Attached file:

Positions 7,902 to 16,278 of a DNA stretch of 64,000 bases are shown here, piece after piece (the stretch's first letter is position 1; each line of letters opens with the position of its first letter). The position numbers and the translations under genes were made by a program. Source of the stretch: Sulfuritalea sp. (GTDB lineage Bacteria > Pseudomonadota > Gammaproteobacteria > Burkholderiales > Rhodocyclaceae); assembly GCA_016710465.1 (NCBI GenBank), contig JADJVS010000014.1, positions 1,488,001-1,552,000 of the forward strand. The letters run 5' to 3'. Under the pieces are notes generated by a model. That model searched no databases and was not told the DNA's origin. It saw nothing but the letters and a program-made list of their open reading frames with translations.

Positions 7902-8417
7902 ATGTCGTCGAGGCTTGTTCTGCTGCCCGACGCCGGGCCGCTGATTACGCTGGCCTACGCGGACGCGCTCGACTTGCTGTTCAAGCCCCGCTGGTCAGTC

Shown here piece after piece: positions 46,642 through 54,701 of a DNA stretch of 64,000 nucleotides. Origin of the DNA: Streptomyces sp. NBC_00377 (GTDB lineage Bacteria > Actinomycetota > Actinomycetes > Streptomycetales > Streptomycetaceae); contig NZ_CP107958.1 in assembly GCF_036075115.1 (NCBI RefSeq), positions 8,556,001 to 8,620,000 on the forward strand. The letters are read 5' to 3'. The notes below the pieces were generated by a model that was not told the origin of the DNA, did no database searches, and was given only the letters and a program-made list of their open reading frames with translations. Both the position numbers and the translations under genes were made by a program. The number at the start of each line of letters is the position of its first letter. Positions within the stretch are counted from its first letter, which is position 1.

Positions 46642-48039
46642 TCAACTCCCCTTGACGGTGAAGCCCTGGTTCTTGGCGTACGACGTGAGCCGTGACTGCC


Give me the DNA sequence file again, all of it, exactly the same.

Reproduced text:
Positions 7,902 to 16,278 of a DNA stretch of 64,000 bases are shown here, piece after piece (the stretch's first letter is position 1; each line of letters opens with the position of its first letter). The position numbers and the translations under genes were made by a program. Source of the stretch: Sulfuritalea sp. (GTDB lineage Bacteria > Pseudomonadota > Gammaproteobacteria > Burkholderiales > Rhodocyclaceae); assembly GCA_016710465.1 (NCBI GenBank), contig JADJVS010000014.1, positions 1,488,001-1,552,000 of the forward strand. The letters run 5' to 3'. Under the pieces are notes generated by a model. That model searched no databases and was not told the DNA's origin. It saw nothing but the letters and a program-made list of their open reading frames with translations.

Positions 7902-8417
7902 ATGTCGTCGAGGCTTGTTCTGCTGCCCGACGCCGGGCCGCTGATTACGCTGGCCTACGCGGACGCGCTCGACTTGCTGTTCAAGCCCCGCTGGTCAGTC

Shown here piece after piece: positions 46,642 through 54,701 of a DNA stretch of 64,000 nucleotides. Origin of the DNA: Streptomyces sp. NBC_00377 (GTDB lineage Bacteria > Actinomycetota > Actinomycetes > Streptomycetales > Streptomycetaceae); contig NZ_CP107958.1 in assembly GCF_036075115.1 (NCBI RefSeq), positions 8,556,001 to 8,620,000 on the forward strand. The letters are read 5' to 3'. The notes below the pieces were generated by a model that was not told the origin of the DNA, did no database searches, and was given only the letters and a program-made list of their open reading frames with translations. Both the position numbers and the translations under genes were made by a program. The number at the start of each line of letters is the position of its first letter. Positions within the stretch are counted from its first letter, which is position 1.

Positions 46642-48039
46642 TCAACTCCCCTTGACGGTGAAGCCCTGGTTCTTGGCGTACGACGTGAGCCGTGACTGCC